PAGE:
This Servant of God's husband, Enrico, said something that gave me pause, and changed how I think.
I was recently listening to a talk (below) about the beautiful life and death of a woman named Chiara Corbella. She and her husband had a son and a daughter about a year apart, who each lived only an hour before dying in their parents’ arms in the hospital.
In the talk, Enrico, the father of the children (a devout Catholic) said, “Our children taught us that the only thing important in life is to let yourself be loved.”
I recoiled mentally for a minute after he said that. What?! Isn’t the whole point of life to love other people? It made me pause the video and think. What did he mean? A couple of ideas poked through the haze and, the more I thought about it, the more I comprehended some truth in his statement. These are a few of my musings, and what it means for me and how I love others.
Loving like a child
I reflected on how letting God love me might look similar to how my own baby son lets me love him.
My baby trusts me right now probably more than he will trust anyone else for the rest of his life. When he is upset, he knows someone will be there to comfort him–to feed him, change him, or talk to him.
Learning to trust is a key to successful relationships — both with God and then with others. My ability to trust affects how I then show love to others. When I don’t allow others to love me, I prevent any real give and take to happen. This stunts relationships, and enables me to pretend I can do everything on my own–thus making it even harder for me to listen to what God wants for me. A lot of my problems stem from wanting to figure everything out myself, and not allowing others in.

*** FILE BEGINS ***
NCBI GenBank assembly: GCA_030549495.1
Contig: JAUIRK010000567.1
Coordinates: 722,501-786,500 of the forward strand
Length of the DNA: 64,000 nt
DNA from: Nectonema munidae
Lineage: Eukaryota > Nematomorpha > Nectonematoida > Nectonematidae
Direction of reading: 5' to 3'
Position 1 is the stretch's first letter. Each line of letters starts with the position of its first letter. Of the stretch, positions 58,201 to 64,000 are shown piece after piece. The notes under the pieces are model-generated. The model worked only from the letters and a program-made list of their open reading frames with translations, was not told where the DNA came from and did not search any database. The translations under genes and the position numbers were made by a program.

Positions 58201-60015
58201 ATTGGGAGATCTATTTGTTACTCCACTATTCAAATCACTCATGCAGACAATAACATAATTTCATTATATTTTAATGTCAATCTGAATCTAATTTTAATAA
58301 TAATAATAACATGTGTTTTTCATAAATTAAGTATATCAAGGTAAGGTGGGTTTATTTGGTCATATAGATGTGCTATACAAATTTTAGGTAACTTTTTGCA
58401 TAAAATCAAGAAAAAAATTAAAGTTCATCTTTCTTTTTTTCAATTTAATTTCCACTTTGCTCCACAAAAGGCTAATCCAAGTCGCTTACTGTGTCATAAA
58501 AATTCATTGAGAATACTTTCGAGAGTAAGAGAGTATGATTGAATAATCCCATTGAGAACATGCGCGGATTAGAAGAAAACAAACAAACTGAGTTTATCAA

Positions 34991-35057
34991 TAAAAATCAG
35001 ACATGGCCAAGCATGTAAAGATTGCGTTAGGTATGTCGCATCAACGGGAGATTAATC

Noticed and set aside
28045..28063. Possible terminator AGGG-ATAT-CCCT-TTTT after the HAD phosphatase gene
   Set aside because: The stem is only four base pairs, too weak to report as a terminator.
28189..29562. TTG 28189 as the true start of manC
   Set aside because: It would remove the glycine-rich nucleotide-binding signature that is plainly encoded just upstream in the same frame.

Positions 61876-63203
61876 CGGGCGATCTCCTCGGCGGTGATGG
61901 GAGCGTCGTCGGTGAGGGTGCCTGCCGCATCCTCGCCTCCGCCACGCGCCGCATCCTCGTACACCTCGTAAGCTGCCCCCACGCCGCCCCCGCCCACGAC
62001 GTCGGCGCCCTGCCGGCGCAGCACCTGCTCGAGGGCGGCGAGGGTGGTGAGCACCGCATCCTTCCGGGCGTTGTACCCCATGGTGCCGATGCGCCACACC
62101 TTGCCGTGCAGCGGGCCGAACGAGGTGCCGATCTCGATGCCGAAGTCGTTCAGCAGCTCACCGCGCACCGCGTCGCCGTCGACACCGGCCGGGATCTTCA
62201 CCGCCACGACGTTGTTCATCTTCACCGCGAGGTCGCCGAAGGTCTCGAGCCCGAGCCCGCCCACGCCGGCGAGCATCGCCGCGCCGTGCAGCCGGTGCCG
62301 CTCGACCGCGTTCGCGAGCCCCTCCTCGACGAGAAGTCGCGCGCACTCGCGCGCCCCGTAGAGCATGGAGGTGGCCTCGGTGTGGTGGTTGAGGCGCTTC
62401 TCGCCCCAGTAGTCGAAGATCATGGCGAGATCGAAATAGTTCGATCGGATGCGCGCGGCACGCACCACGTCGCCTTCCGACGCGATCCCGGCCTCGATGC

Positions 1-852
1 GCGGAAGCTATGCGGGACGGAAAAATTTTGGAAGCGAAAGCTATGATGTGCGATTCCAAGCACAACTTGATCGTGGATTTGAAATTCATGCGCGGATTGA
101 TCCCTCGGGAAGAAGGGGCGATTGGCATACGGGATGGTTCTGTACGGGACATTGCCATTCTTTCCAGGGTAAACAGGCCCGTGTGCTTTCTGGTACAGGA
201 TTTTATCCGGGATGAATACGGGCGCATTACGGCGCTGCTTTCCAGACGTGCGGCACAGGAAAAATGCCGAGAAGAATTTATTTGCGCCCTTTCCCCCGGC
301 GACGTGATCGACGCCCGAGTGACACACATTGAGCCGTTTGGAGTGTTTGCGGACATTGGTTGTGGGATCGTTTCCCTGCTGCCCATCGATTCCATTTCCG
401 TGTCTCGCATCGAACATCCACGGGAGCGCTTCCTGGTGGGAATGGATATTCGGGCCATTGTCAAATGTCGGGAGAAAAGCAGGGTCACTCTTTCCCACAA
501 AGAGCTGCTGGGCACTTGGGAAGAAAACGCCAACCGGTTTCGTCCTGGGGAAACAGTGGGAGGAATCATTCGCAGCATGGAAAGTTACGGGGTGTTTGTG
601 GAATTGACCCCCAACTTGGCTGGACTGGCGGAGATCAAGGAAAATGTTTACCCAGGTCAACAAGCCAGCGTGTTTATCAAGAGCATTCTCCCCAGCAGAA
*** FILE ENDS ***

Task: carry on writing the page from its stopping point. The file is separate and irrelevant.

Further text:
Listening to boundaries
A parent loves a child by giving them boundaries. Do I respect people’s boundaries and make my own? Sometimes allowing myself to be loved means saying “Please don’t do that for me, I need to do that myself” in situations where I need to grow. But it also means knowing when I need to ask for help and not do everything myself.
Hosting comes to mind. I am not naturally an eager hostess. But one great way to love people and form relationships is to extend invitations to them to spend time in my home. Instead of relying on my husband to do all the work on the social front, I can do my part in asking people over. And then instead of just feeling overburdened when it comes to the actual work of hosting, I can allow people to help me (by bringing food, or by cleaning up with me afterwards).
Watching my intentions
Am I loving (my kids/husband/friends) freely or do I feel burdened and fearful? If I don’t feel free to love it might stem from being unable to feel loved freely by others. What is preventing that? How much time am I spending with people who actually love me and want what’s best for me? Am I able to live in trust and vulnerability, or do I feel like I rigidly control when and how I love others?
Letting yourself be loved is the goal of life when it comes to God
God has promised to take care of me, and has shown me that over and over again in my life. When I look back and see all of the good things He has given me, I’m amazed. I can see how God uses even people’s brokenness and mistakes to work for good in my life.
But how many times do I stand in God’s way — assuming He won’t come through, or thinking that my way is more effective and better than His? I think I do this often. At the end of the day, the more I let others into my life, the more I might let God in too. And then I am ready to love others more fully.
Chiara Corbella, servant of God, pray for us!